Keep your cargo sailing smoothly, with valuable insights from our Asia-Pacific Market Update for December.
As 2023 approaches, the outlook is more pessimistic than optimistic as the possibility of a global recession weighs on sentiment. Falling trade growth, tighter monetary controls, and weakening consumer demand all point to a tougher start to the New Year for the container shipping sector. But there are some bright spots too – port congestion especially in Europe and North America has been eased, largely ending the supply chain bottlenecks and disruption of the last couple of years.
China has also lifted virtually all its COVID-19 restrictions after abandoning its zero-COVID-19 policies of the last three years, raising the prospect of a trade resurgence, despite the foreseeable impact of soaring positive cases.
Global growth continued to stall in November with key indicators all sliding. The Global Composite Purchasing Manager’s Index (PMI) nudged lower to 48 in November against 49 the previous month while the manufacturing orders-to-inventory ratio also slipped from October’s level suggesting the growth momentum deteriorated further. Manufacturing export orders were again flat.
Inflationary pressures are still causing concern despite the possibility that headline inflation in the US and Europe has peaked due to lower energy prices. Central banks, including the US Fed, continue to raise interest rates to rein in inflation although there are worries such action could plunge leading economies further into recession.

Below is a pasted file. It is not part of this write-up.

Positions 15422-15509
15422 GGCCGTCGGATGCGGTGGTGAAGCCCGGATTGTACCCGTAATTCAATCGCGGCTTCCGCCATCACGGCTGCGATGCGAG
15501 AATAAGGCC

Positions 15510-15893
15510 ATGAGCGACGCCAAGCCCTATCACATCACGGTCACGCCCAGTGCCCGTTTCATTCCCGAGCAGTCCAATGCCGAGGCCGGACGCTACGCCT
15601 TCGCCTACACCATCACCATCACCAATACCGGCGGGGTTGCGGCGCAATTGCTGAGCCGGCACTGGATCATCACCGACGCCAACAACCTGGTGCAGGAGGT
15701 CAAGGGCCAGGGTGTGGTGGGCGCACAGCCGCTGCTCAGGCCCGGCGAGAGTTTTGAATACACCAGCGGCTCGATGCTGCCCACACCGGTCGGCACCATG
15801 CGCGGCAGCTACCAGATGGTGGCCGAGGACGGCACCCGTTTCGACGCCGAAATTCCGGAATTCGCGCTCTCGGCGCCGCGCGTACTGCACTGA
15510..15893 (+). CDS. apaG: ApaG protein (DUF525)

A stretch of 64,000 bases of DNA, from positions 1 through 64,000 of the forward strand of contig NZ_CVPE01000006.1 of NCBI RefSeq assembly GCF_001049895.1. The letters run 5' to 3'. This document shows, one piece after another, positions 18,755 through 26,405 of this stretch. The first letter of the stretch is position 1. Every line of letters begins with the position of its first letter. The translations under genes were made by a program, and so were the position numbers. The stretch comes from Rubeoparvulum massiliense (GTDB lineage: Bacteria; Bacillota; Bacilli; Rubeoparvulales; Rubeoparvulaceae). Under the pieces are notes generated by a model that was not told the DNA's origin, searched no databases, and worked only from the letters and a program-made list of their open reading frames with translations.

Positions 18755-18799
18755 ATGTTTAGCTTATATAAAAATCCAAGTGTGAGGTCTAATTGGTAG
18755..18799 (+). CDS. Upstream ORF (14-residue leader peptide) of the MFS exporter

Cargo demand remains weak and this is expected to continue into 2023 due to a combination of high inventory levels and the likelihood of a global recession that could already be underway. Latest figures show container volumes continued to fall in most regions in July-September compared with the same period last year but were particularly weak on European and Asia trades. North American imports and West Central Asia exports were also witnessing a certain level of decrease.
Global container volumes fell 4.3% in July-September compared with a year earlier. The biggest fall was in intra-Europe volumes which crashed 12.5% in July-September from the previous year, followed by North American imports which dropped 9.3%, and Asia imports which slumped 7.6%. But Oceania – Australia and New Zealand – was one of the few bright spots with export volumes growing 5.3% and imports rising 4.9% in July-September from a year ago.
Port delays in Europe and North America are also easing with the Clarkson port congestion index for northern Europe and the US West Coast both seeing an improvement in congestion levels.
Ocean spot freight rates are also falling and are now below those seen in the second half of 2020 and are moving closer to pre-pandemic rates.
Global Beef Trade is on the rise with an increased demand for beef imports in China. In the first three quarters of 2022, China imported 1.69 million tons of beef from all over the world, an increase of 200,000 tons from the same period in 2021. As of right now, the price of beef in the Chinese market stands at 65.80 Chinese Yuan per kilogram (equivalent to around 9.50 USD per kilogram), which adds up to only a one percent rise within the last year.
Meanwhile, across the equator in New Zealand, the export of protein has boomed. For example, in the single month of August 2022, New Zealand ports shipped 885 million USD worth of red meat, mostly to their three key markets of China
The United States, and Japan; a 34% increase since 2021. According to the Meat Industry Association, the import of beef to China from New Zealand has increased by 49%. This means that monthly, China imports nearly 24,000 tons of beef from New Zealand, a record high that has not been seen since June 2019.